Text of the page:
The agreement followed a meeting with Energy Minister Leonore Gewessler (Greens) and Agriculture Minister Norbert Totschnig (ÖVP) on Tuesday (November 29), reports ORF.

FOR MEMBERS: Energy crisis: What to do in case of a power outage in Austria

A statement released following the meeting said: “As a system-critical infrastructure, the domestic food retail trade has a social responsibility to be prepared for emergencies and to be able to ensure the basic supply of the population even in the event of a blackout.”

What is the emergency plan for Austria’s food supply?

If Austria is hit by a widespread blackout, all grocery stores will close to protect the supplies.

On the second day, supermarkets will open from 10am to 3pm, but staff will hand out bags of fresh food at the front of the shops and customers will not be allowed to enter.

This will take place at Spar, Interspar, Maximarkt, Billa, Penny, ADEG, Sutterlüty, Hofer, Lidl, Nah- und Frisch, Unimarkt and M-Preis stores.

The bags will contain ready-made food, water, non-perishable bread and canned goods. Convenience products and candles will be sold for cash. Baby items and hygiene products will be available on request.

If a blackout extends to a third day, only dry food will be distributed.

Additionally, all Austrian households are advised to have a supply of food to last for 14 days, as well as around €100 in cash per family member.

READ MORE: Who to call and what to say in an emergency in Austria

How secure is Austria’s energy supply?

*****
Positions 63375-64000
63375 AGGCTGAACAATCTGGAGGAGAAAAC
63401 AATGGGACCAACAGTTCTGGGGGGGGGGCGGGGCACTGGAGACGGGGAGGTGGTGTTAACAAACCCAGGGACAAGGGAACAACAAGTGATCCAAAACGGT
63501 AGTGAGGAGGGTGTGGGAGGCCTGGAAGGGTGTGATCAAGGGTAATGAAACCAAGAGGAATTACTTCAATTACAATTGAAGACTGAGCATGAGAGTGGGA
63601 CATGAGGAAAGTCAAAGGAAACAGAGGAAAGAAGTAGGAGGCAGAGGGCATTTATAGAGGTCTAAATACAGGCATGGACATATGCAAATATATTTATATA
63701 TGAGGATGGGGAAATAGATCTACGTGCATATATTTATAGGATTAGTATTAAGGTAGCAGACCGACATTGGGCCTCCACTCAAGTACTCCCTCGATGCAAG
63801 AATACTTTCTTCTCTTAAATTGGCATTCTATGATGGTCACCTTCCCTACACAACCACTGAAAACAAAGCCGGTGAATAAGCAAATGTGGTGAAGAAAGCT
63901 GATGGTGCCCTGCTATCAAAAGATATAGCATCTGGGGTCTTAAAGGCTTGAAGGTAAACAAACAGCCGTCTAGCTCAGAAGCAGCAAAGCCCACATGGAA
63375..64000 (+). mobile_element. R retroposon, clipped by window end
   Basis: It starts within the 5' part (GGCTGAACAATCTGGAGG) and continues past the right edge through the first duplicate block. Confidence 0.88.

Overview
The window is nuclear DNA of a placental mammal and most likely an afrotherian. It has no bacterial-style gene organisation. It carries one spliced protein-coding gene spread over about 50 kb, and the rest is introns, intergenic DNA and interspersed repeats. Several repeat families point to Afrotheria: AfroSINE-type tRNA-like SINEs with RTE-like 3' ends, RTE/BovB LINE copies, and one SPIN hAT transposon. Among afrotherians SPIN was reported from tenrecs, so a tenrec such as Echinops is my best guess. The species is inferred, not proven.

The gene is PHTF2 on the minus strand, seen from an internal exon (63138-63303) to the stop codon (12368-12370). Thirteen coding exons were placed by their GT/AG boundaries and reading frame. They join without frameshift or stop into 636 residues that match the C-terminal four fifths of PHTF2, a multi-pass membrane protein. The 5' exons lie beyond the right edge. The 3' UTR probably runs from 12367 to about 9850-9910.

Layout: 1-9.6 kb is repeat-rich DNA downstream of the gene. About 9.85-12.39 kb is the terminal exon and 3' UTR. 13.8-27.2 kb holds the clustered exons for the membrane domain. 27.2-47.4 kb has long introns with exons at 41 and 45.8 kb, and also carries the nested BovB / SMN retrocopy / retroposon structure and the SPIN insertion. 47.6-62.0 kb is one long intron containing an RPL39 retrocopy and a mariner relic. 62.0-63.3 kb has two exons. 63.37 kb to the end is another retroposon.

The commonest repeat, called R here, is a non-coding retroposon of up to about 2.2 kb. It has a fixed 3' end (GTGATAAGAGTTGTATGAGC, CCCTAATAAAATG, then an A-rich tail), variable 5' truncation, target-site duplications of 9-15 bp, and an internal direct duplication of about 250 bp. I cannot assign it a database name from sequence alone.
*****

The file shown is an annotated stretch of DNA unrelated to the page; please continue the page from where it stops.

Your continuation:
Austria is a country with a stable electricity supply – with most of the power coming from hydroelectric or wind power farms.

In 2020, hydropower accounted for 55 to 67 percent of the electricity generated in the Alpine country. The leading electricity companies operate around 130 hydropower plants, especially taking advantage of its mountainous location.

According to the country’s Climate and Energy Ministry, wind power accounted for 10 percent, while solar 4 percent. In total, around 80 percent of Austria’s electricity comes from renewables.

Vienna has one of the most secure supplies worldwide, according to the independent regulatory authority E-Control. Moreover, the current figures on the subject of security of supply show that the Viennese were only affected by a power failure for just under 18 minutes a year – an improvement from 2021.

The capital is also equipped with “black start-capable power plants”, which can start up independently without outside help – thus ensuring supply even if a prolonged widespread power blackout should occur in Europe.

The situation in the rest of the country is similar. But Viennese authorities have asked the federal government to enter into talks with the federal states to develop a national emergency plan. 

Emergency preparation guidelines for the general population include keeping a flashlight with working batteries in case of a power grid malfunction, keeping a battery-powered radio in your home and even having non-perishable food and potable water in the household.

READ ALSO: Reader question: What are the chances of blackouts in Austria this winter?

Austria’s energy emergency system

Since March, shortly after Russia invaded Ukraine, Austria has been at level 1 (the early warning level) of the alert system related to energy consumption.

However, due to the aggravated situation surrounding gas deliveries, the increasing number of cases of suspected sabotage of gas pipelines to Europe and the current developments relating to the Ukraine war, an alert level (level 2) could be expected for Austria.

Level 2 is declared if the gas situation deteriorates. At this stage, businesses are encouraged to use alternatives to natural gas whenever possible. 

Level 3 – the emergency level – is activated when gas can no longer be supplied and the current demand can no longer be met. Measures for industry, such as substituting natural gas with other energies as energy control measures, are to be put in place.